Can Your Town Go Completely Off-Grid?

If you’re as smitten by the solar revolution as we are, it’s highly likely that you’ve thought of going off-grid. Build your own house away from the city, and live off the energy from the sun and the wind.

What if we told you about two entire towns following the same principle? One is in Germany and derives 100% of its power from renewables. The other is in Texas and is gunning for the feat by 2017.

Interested? Read on.

Feldheim lies 80km southwest of Berlin and has a population of 150 residents. The town might only be the size of an Indian extended family, but it is the first in Germany (and perhaps anywhere) to cut its dependence on the national grid, relying instead on a combination of solar, wind and energy from biomass (pig and cattle manure, shredded corn and forestry waste).

A wind turbine powers the tiny settlement, along with a solar power plant that is built on a former Soviet military base. The locals are very happy with the setup as they no longer have to spend money for 100,000 liters of heating oil to heat their homes in winter every year, and because of the fact that the transition has created a number of local jobs.

Texas Town Rooting for Off-Grid Electricity

The second town in question is called Georgetown, in Texas, USA. With a much larger population of around 50,000, it has declared its aim to ditch fossil fuels entirely and go completely off-grid by the year 2017. Very Texan, you might say: independently striking out into the wild.

It plans to do so by relying on its abundant sunlight during the day (through solar farms) and its high speed winds (through wind turbines) after dark. We assume that rooftop solar systems will also play a major role in the town’s ambition.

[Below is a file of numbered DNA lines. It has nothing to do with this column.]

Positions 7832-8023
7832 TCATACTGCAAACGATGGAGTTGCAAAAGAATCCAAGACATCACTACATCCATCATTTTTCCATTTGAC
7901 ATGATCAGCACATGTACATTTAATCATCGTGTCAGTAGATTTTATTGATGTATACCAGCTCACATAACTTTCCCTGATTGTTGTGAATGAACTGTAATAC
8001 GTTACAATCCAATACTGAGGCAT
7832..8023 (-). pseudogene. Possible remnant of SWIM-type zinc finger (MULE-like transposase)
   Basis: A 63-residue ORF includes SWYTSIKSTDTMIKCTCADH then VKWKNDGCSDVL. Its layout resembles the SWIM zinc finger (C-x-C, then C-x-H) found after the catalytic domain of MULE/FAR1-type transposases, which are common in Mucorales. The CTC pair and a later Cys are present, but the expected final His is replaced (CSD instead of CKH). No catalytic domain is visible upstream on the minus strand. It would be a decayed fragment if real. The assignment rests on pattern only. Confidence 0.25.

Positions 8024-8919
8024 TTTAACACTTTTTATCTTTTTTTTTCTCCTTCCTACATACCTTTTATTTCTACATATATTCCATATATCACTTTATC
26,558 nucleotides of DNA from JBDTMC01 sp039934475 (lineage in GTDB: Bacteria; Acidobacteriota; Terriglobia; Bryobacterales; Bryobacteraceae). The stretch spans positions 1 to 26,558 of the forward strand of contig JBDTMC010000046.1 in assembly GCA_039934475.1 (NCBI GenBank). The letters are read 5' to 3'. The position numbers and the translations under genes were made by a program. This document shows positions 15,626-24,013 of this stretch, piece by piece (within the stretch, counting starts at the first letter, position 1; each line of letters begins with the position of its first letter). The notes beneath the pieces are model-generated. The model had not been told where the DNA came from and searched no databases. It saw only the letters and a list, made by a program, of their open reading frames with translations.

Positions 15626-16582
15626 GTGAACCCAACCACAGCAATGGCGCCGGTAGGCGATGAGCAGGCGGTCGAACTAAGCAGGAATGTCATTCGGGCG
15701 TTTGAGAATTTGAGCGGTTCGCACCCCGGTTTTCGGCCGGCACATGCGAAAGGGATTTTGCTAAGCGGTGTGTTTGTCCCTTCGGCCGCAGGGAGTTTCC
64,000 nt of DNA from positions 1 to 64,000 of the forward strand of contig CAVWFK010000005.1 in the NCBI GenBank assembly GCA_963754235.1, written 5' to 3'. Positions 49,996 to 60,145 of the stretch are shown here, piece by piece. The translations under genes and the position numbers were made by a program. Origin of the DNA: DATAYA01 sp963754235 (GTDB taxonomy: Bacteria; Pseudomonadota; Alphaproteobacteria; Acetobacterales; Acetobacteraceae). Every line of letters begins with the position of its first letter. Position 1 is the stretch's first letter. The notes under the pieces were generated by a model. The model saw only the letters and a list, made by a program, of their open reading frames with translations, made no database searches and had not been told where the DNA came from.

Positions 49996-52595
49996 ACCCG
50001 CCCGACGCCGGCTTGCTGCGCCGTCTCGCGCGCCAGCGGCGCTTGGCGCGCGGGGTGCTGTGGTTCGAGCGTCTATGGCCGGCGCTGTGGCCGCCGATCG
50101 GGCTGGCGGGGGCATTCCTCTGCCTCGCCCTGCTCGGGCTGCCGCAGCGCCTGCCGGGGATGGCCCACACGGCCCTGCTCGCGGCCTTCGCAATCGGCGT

And the added benefit for Georgetown – or for that matter, any town that decides to adopt renewable energy on a large scale – is that it affords sizeable savings in water consumption, which would otherwise be used in thermal power stations to steam turbines.

The dream of going off-grid is not unachievable. Just look at the entire country of Costa Rica (population: 4.8 million): it powered itself exclusively from renewables (hydro and geothermal energy) for the first 75 days of 2015 and want to now aims to become 100% renewable.

So what does this mean for India? Do we have the potential for off-grid towns? Of course we do! We have one of the longest coastlines of any country in the world, and also one of the best solar insolation rates, apart from abundant biomass in the form of manure, agricultural waste and forest products.

Therefore with correct scoping studies and well-designed systems, India could not just contribute to, but in fact lead the world in the development of entirely off-grid towns and villages.

To read more about Feldheim, click here. To read more about Georgetown’s ambitious target, click here.


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Aniruddha Bhattacharjee
Aniruddha Bhattacharjee
Aniruddha has been a renewable energy researcher and report writer for over 3 years. He has also been a content developer for multiple websites, including portals on travel and tourism, restaurants and personal finance. He holds a bachelor's degree in mechanical engineering and a master's in endangered species conservation. Apart from renewable energy, Aniruddha is a keen motor sports and aviation enthusiast, and a beginner in photography.
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